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I wrote a novel in "third person omniscient" which worked well because it is a very long novel and certain scenes were better described from multiple characters' biased views along with the narrator's objective view. I particularly enjoyed it because the narrator had a sinister, lyrical, and antiquated tone which matched the story's darkness.

After finishing the first draft, I began reading more fiction "how to" books and for some reason I thought that I had to write in "third person limited."

Because of that misunderstanding, I've rewritten many chapters in 3rd-limited, but some seem awkward to me after the rewrite. In some chapters, however, the 3rd-limited style does indeed seem to me to function better.

Now I understand that 3rd-omnicient is permissible as long as the narrator maintains the same tone (according to Monica Wood's "Description" page 105 in The Elements of Fiction Writing series).

I feel like I've "painted myself in a corner" wherein some chapters are now in the original 3rd -omniscient and some are 3rd-limited (I don't see how I can easily go back). Also, some seem to work better in one style and some in another.

I'm wondering, can fiction novel chapters change style from one to another? That is, can some chapters be 3rd-omniscient and some 3rd-limited? Or does the entire story have to be in one POV style?

Please help. Choosing among the POV styles has turned out to be the most extremely difficult aspect of writing for me.

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There is no rule that all parts of a novel must be from the same PoV, or in the same style. I have read and enjoyed novels that switch between first-person and third-person omniscient, or between tight-third following different characters.

For example I am just now reading Christmas Mourning by Margaret Maren (a mystery). It has two major characters, Deborah and Dwight. Some chapters are in first person in Deborah's voice. Some are in tight third-person following Dwight.

The Book of Skulls by Robert Silverberg (SF, sort of) has four different first-person narrators, who rotate once per chapter. The Aubrey/Maturin books by Patrick O'Brian (historical fiction) have some scenes in tight third person from Jack Aubrey's PoV, and some from Maturin's, a few from the PoV of minor characters, and a few in omniscient third giving info none of the major characters know (doings of opposition characters, often).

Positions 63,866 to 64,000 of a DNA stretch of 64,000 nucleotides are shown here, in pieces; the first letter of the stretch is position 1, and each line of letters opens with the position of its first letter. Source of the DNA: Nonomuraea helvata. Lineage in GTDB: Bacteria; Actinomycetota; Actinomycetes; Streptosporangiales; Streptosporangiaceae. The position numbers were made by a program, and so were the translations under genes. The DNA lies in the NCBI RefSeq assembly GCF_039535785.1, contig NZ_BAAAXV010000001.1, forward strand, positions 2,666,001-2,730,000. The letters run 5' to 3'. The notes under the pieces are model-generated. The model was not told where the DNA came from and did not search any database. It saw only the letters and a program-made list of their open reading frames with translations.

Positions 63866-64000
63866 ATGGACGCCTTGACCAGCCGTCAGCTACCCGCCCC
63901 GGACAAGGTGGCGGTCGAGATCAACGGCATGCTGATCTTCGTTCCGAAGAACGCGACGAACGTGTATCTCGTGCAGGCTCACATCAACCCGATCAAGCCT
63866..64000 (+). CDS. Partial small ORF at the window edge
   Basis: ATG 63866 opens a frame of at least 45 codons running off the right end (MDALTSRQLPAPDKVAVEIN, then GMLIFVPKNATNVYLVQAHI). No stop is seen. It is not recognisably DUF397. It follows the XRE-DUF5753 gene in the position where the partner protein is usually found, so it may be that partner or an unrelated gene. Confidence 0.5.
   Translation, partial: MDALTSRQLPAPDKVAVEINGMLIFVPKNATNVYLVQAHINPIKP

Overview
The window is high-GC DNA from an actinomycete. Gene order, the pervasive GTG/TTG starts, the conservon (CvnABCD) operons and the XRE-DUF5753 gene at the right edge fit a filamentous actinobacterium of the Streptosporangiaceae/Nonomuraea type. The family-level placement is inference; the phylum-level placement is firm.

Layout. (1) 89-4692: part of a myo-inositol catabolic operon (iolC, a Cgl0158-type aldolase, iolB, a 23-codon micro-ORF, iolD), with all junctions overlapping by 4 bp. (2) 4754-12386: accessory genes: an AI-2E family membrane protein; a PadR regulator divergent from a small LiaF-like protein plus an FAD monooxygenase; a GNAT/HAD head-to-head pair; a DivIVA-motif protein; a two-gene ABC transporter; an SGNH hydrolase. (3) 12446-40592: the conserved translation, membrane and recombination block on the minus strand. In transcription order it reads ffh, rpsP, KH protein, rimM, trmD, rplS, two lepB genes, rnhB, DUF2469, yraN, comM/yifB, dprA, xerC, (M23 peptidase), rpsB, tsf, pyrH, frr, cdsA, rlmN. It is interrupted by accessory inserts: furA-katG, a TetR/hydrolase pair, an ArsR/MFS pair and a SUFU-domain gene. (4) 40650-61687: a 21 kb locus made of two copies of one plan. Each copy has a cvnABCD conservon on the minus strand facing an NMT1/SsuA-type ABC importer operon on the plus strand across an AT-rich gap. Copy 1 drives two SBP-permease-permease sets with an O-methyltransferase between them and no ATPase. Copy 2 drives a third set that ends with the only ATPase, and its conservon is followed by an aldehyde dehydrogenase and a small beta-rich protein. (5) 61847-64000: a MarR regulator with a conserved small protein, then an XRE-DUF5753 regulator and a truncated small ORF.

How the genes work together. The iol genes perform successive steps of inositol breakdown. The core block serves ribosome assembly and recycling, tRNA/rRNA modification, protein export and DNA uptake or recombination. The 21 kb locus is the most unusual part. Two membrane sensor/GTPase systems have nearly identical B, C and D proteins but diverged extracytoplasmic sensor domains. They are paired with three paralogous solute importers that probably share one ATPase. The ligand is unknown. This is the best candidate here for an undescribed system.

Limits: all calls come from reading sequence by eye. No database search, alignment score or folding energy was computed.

In short, there is no rule against mixing limited, even tight third person with omniscient. You might want to include some sort of indicator or hint to the reader when the viewpoint changes. Christmas Mourning uses a line like "Dwight - Sunday Afternoon" at the start of each third-person chapter.

In any case it is helpful to make the "voice" different enough that the reader has an idea where s/he is.

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  • Thank you David. It sounds to me like you're saying that it's okay to switch POV as long as it's done deliberately, purposely, and clearly. Also, please clarify what you meant by, h9ntm, please.
    – Beebok
    Oct 17 '21 at 16:39
  • @Beebok Yes, I am saying that. "h9ntm" was a typo for "hint" I have corrected it. Oct 17 '21 at 18:14
  • Animorphs used frequent shifts of 1st person narrators in the same books (usually the Megamorphs where all six main characters took turns narrating, though it shows up in several of the main title books.).
    – hszmv
    Oct 18 '21 at 13:32
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There are no rules.
Writing is all about you and what works for your story. You can decide whatever you want as long as it works for your story, and as long as it won't confuse the readers.
It sounds like you know what works best for your story here, and are only afraid of breaking the rules.
Go with your feeling, and with what your story need. You know best. Don't be afraid of writing it in a way that's not completely conventional.
Good luck!

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You have done nothing wrong to continue backing yourself into the corner. Actually, you have been very bold so far by being yourself. Whatever voice articulates your vibe when executed well would have the desired impact and will tell the story straight from your heart. That is the art of writing.

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